"I Know It's a Girl, and I Need Your Help To Get It Out of Me."
Sex selection happens in the United States, too—and doctors need better guidelines for dealing with it.
Editor's note: The names of all doctors and patients mentioned in this article have been changed.
And it's not just immigrant women whose requests are ethically challenging. Dr. Daniels, based in Northern California, felt uncomfortable when a middle-aged, white patient of his wanted a daughter "for the pink and the malls," as he told me. "She seemed to think of this kid as a mail-order product." But what if this girl ended up being a tomboy, he wondered—or gay? How would this woman treat her child then? Other doctors at his practice insisted that he "keep his own beliefs out of it." Daniels ended up referring this case to one of those colleagues and has since stopped offering sex selection services completely. Parents pursuing it may presume a child will turn out a certain way based solely on its gender, with poorly understood consequences for the child, mother, and family if the child doesn't. A shortage of women, Daniels believes, is not the only harm sex selection may cause. It's just what has gotten the most attention.
Ultimately, physicians are on their own when making these ethically and emotionally charged decisions. The professional medical societies they might otherwise turn to offer conflicting advice: The American College of Obstetrics and Gynecology recommends that providers not meet requests for sex selection, given the risk of reinforcing sexist beliefs and practices, while the American Society of Reproductive Medicine states that it would be premature to prohibit such technologies without studies suggesting their potential harm in the United States.
The few papers that have been written on the topic have looked at very small numbers of patients and focus on the role ethnicity plays in the process. They conclude that since white American patients opt for daughters, sex selection in this country won't contribute to the worldwide shortage of women. But a large-scale demographic shift isn't the only outcome that should rouse our concern. After all, more than 30 countries, including Canada and the United Kingdom, have already banned sex selection on the grounds that it reinforces gender inequality and sets a precedent for legitimizing eventual selection of traits ranging from eye color to intelligence.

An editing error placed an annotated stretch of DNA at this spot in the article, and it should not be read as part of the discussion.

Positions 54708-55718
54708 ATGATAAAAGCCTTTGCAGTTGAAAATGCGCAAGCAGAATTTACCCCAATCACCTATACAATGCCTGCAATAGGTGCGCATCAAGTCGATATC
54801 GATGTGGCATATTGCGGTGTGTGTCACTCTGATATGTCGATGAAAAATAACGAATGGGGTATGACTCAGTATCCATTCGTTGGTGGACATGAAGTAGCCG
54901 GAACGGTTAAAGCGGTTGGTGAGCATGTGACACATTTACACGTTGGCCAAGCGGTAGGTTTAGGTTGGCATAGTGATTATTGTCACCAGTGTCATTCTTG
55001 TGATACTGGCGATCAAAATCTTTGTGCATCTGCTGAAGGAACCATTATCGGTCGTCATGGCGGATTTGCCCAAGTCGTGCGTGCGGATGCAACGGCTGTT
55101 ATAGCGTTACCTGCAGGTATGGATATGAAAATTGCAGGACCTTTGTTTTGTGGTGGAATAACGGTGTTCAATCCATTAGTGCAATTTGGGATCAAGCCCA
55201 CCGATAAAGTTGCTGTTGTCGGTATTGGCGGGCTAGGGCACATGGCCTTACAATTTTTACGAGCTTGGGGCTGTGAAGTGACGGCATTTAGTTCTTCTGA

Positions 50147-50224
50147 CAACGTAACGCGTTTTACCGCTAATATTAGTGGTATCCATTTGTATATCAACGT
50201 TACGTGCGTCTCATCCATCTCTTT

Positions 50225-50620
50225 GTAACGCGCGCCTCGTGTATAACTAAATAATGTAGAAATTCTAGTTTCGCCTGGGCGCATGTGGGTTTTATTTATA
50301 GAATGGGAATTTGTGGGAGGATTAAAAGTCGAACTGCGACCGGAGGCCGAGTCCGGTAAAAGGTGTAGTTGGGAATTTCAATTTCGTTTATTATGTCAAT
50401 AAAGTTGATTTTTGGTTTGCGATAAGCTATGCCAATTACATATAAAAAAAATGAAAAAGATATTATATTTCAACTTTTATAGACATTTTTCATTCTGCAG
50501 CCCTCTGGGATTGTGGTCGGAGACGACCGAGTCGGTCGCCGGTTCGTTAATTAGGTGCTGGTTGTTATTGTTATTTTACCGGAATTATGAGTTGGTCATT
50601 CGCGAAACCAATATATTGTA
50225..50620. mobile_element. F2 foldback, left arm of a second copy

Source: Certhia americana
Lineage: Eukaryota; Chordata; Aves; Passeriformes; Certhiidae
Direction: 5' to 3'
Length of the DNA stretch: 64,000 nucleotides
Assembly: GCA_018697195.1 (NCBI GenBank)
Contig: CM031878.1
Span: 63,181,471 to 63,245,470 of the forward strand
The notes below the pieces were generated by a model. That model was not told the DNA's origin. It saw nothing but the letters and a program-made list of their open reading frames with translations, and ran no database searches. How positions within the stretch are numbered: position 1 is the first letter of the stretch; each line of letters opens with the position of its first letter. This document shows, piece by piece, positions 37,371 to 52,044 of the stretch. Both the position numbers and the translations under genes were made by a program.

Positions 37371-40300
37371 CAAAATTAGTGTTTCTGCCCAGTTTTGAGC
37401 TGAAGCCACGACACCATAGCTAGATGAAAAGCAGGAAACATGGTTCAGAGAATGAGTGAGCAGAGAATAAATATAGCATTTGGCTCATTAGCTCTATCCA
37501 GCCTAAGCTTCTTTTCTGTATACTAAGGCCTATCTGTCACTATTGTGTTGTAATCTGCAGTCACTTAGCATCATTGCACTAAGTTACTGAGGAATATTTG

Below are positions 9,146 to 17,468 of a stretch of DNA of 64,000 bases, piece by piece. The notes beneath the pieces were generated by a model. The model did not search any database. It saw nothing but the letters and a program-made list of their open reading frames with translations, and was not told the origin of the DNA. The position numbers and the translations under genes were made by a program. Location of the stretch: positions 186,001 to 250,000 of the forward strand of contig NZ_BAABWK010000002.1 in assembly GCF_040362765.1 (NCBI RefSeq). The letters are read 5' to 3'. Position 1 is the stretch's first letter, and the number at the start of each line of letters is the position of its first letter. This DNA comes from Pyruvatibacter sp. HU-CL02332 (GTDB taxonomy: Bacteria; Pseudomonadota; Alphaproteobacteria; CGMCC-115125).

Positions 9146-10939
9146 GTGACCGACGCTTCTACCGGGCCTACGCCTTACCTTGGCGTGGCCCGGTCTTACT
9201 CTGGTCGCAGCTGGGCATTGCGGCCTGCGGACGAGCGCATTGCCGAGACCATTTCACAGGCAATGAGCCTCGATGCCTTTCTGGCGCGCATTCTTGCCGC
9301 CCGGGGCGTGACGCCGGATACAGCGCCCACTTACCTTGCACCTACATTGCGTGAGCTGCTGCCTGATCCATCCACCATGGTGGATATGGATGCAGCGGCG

In cases involving sex selection, there are often no clear "right" or "wrong" answers. And to be sure, doctors have to make decisions about challenging cases all the time in the absence of concrete guidelines. But many doctors I spoke with had at times wondered whether they'd made the right decisions, and felt that further guidance—especially around how to screen for red flags in patients' home lives without appearing invasive or judgmental—would have been helpful.
Dr. Carpenter could have used this kind of support. She ultimately performed two more abortions for Priya, who adamantly refused to have another daughter. Eventually, Priya did have a son, and Carpenter was thrilled, hoping that she would finally find peace and acceptance in her family. She was shocked when Priya returned two years later, saying she was pregnant with another girl that she needed to terminate. Priya had provided her in-laws with a son, only to discover that they still didn't want any more daughters.
"Not every situation I've seen is as complicated as Priya's," Carpenter said, "but maybe that's because I haven't asked the right questions, or I've assumed the best when I shouldn't have. [You] need to base your decisions on information, not just on your assumptions. I think it's about time we had serious conversations about how to do that."
Sunita Puri is a resident physician in internal medicine at UC-San Francisco.
Photograph by Photodisc/Thinkstock.